Despite major headliner Big Boi, the focus was on the beer rather than the music at Saturday's Index Fest in Fair Park. Things started to wind down around 9:30 when the Georgia rapper, best known as half of Outkast, took the stage.
At that time, brewers began taking down their tents and festival-goers in Fair Park migrated to the stage to take Instagram and Snapchat videos during "Ms. Jackson." People stuck around to dance for most of the set, but around 10 p.m., many people started making their way toward the exits.
Index Fest may present itself as a craft beer and music festival, but it has a clear favorite of the two. The festival, formerly known as Untapped, is a brew head’s dream. There were more than 300 brewers from across the nation in attendance Saturday, making for a lot of happy North Texas beer fans.
If there's one thing we took away from Index Fest — besides a nice buzz and a confused palate — it's that Texas craft beer culture is all about family. M.C. Ingram doesn’t work for 903 Brewery — she’s just a friend of someone who does — but she has been volunteering at festivals with the company for two years because she loves beer and the craft beer community.
“I think that it’s really cool and inclusive, and everybody wants everybody to be successful and enjoy beer," Ingram said. "It’s all about having fun, enjoying some good brews and being good people."
The atmosphere Saturday was joyous. Beer people are evidently very friendly, and it seemed as if the whole beer community had descended upon Fair Park to “ooh” and “ahh” over unique brews.
Tent after tent lined the corridor extending from the Automotive Building to the open lot between the Cotton Bowl and Centennial Hall. The options seemed never ending.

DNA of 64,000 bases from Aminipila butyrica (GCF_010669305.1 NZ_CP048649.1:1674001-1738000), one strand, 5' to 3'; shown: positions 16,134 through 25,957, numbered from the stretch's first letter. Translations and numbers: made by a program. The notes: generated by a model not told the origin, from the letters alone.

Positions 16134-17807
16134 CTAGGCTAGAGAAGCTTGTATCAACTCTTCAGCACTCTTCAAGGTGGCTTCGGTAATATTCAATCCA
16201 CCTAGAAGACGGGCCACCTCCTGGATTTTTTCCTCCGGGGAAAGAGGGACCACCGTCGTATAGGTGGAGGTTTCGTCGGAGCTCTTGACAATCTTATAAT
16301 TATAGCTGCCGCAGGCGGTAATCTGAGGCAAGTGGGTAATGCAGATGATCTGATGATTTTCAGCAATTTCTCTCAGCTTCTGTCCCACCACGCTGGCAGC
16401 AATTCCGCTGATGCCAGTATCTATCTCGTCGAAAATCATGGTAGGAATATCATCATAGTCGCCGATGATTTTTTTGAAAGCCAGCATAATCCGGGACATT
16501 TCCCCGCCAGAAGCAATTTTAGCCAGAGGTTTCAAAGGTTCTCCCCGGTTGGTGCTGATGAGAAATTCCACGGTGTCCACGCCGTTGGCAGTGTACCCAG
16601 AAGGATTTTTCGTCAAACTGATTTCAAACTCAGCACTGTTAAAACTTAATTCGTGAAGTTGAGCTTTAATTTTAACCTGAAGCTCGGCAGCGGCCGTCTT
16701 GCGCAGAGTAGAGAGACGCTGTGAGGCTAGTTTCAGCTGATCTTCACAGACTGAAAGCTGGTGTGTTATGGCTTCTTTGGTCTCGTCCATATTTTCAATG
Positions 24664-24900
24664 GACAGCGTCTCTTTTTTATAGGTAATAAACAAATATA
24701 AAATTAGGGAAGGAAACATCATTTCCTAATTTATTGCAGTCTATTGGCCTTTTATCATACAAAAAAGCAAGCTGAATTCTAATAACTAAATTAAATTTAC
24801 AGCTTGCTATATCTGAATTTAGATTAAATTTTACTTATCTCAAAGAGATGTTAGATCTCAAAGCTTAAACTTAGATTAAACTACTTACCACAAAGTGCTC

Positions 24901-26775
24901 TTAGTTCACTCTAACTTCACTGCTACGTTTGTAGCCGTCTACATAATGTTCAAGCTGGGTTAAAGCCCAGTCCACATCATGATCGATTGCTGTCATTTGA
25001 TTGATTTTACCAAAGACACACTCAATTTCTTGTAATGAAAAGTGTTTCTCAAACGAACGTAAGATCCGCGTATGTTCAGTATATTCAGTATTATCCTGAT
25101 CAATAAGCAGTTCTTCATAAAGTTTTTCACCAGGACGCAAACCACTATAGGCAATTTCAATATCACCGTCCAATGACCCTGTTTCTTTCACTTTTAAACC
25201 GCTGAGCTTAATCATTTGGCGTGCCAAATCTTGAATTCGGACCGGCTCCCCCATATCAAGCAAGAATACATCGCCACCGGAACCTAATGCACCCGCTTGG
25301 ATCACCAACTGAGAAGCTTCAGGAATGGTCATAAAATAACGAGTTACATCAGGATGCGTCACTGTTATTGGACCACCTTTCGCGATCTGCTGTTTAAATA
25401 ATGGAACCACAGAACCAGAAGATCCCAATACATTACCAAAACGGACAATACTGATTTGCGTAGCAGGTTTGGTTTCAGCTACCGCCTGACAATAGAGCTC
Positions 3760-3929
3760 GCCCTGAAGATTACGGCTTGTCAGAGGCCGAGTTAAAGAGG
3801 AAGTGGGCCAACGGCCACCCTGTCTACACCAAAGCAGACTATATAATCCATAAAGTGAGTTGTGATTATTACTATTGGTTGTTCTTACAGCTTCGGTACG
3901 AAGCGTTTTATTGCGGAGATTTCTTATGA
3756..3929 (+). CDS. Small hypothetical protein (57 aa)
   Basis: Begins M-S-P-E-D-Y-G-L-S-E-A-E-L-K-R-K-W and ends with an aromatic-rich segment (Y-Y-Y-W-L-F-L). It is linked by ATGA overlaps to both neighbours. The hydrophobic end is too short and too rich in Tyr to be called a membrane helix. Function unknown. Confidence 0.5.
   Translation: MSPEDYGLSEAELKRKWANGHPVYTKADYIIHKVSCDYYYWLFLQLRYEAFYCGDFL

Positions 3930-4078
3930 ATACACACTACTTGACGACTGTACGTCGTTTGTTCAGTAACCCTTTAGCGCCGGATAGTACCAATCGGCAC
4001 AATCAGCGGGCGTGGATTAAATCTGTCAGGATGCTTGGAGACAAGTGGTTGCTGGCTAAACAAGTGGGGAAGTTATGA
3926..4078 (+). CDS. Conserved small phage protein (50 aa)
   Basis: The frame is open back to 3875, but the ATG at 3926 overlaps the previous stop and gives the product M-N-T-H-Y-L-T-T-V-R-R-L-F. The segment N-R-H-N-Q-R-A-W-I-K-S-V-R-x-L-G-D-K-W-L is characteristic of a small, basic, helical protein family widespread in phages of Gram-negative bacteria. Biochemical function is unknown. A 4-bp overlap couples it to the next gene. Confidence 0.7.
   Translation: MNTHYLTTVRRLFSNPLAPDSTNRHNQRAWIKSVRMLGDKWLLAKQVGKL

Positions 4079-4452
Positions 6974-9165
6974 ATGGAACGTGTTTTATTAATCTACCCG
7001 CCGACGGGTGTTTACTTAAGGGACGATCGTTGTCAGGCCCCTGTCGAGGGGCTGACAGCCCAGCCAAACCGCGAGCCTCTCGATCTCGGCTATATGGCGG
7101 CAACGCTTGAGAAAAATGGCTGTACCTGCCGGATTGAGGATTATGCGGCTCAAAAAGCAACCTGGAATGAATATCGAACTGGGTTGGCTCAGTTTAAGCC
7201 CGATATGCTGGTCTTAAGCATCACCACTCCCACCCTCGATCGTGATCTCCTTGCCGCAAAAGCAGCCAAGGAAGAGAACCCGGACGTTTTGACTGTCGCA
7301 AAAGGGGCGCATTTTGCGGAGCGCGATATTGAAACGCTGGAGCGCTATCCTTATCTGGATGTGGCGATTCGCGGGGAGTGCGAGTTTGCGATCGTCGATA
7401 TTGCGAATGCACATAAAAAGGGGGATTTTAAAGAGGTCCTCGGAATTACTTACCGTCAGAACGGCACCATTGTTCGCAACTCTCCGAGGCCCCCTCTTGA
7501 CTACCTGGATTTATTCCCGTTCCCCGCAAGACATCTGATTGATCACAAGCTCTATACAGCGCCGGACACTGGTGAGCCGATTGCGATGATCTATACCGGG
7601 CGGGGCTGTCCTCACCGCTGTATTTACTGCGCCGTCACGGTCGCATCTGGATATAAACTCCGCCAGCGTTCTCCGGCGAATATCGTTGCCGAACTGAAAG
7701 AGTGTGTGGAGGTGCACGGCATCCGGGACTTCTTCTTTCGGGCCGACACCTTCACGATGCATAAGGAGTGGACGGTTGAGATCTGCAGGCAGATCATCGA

Some of our favorites were the 3 Nations horchata stout, which was robust and smooth with a subtle horchata flavor; the subtle, light but complex Franconia Fallenbach; the heavy, rum-barrel-aged Community Legion stout; Manhattan Project's high-ABV coffee stout, Black Matter; and the Funnel Cake Lager from Community, which does taste like funnel cake.
It was not uncommon for strangers to exchange tasting notes around the brewers' tents. Liana and Robert Farr were one such set of strangers we talked to at the festival. They were at the 903 tent sampling a tasty behemoth of a barley wine, Trojan Horse, which clocked in at 13.1 percent ABV.
Liana struck up a conversation as we were sampling the pecan porter. Robert had been coming to the festival since 2012 when it was still Untapped Festival. Liana joined him in 2014, and they’ve been going together since.
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The seasoned festival-goers, bedecked with pretzel necklaces and T-shirts reading "Hugh Hefner will never die” and “Be your own kind of beautiful” — we'll let you guess who was wearing what — were celebrating Liana’s birthday at the festival.
With 300-plus brewers around, you would expect a bunch of oneupmanship, but there simply wasn’t. The brewers complimented each other and could be heard talking about their favorite beers from other breweries.
The festival ran for more than four hours, but it didn’t feel that long. Time flies when you're downing as many 2 oz. beers as your heart and liver can stand. It was challenge to even lay eyes on every brewer's stand in the time allotted, let alone visit each.
Everyone seemed to be having a blast at the festival, and the number of people wasted to the point of unconsciousness was minimal. Index Fest was a success, and we'd go again.